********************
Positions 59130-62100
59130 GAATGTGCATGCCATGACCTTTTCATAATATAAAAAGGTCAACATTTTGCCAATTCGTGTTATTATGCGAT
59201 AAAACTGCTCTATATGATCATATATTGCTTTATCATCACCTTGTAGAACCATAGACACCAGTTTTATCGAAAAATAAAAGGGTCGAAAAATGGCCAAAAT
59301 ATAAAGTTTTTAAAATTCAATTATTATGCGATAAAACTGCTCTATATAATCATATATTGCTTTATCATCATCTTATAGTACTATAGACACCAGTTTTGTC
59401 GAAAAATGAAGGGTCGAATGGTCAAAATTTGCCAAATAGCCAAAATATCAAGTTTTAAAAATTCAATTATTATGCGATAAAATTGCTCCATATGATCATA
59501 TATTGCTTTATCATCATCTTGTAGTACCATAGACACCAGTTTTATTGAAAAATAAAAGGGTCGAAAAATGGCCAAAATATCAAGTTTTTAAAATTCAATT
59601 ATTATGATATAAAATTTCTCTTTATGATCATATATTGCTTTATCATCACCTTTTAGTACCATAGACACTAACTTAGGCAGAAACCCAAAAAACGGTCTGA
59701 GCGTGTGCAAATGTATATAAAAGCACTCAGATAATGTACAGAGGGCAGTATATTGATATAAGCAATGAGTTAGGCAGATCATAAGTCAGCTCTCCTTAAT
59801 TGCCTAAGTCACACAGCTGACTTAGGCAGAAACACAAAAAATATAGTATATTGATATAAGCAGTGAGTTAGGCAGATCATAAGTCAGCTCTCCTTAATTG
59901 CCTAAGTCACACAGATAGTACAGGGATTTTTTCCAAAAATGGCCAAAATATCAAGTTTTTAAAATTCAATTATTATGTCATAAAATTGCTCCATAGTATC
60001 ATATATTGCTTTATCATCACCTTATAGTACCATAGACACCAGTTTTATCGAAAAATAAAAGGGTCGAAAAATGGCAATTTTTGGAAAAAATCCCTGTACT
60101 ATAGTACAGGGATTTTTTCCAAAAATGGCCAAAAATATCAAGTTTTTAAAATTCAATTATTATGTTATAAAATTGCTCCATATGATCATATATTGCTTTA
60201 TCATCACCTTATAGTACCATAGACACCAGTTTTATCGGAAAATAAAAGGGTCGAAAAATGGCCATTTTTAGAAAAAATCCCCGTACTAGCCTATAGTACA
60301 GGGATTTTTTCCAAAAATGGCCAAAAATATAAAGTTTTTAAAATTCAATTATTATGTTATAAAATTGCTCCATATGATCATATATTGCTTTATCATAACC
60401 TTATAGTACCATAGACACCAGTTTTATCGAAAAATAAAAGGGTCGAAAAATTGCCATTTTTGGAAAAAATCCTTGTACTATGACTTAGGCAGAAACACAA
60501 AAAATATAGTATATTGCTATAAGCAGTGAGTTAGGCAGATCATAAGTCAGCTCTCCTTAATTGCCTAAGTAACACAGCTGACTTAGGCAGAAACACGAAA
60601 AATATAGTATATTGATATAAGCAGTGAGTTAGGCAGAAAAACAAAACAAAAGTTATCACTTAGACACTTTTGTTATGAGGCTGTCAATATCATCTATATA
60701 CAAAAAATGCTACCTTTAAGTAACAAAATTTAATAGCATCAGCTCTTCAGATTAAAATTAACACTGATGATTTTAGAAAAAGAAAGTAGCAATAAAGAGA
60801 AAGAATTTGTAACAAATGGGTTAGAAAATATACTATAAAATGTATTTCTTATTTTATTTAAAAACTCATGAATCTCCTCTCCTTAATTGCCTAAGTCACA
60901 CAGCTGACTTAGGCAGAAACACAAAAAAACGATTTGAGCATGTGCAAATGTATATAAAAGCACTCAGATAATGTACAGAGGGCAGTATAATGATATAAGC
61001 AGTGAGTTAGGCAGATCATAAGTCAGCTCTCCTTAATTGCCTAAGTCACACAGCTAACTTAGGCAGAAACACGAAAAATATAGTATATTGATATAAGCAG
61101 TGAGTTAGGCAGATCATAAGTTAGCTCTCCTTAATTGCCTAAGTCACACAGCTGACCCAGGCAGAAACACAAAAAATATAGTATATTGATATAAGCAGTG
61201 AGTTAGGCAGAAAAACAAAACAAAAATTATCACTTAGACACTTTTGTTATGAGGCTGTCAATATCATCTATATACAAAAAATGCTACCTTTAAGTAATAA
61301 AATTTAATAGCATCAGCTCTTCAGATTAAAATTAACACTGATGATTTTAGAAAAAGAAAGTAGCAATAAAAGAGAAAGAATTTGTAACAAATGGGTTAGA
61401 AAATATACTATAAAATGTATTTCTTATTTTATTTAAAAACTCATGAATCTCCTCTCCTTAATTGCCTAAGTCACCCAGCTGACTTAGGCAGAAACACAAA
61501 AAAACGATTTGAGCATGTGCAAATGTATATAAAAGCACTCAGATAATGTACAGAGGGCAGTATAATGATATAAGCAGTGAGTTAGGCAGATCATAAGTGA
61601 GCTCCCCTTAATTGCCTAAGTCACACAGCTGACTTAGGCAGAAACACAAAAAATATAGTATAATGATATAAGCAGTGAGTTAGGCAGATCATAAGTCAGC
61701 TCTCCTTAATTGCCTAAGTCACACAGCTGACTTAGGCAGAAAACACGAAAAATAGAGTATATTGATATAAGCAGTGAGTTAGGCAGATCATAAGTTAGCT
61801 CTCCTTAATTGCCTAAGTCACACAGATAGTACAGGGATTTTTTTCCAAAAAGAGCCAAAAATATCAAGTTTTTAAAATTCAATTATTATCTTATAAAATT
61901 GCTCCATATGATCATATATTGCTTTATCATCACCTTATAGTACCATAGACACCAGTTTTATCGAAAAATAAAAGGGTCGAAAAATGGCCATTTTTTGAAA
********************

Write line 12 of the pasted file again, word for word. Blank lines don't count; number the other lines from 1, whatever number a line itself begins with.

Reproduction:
60101 ATAGTACAGGGATTTTTTCCAAAAATGGCCAAAAATATCAAGTTTTTAAAATTCAATTATTATGTTATAAAATTGCTCCATATGATCATATATTGCTTTA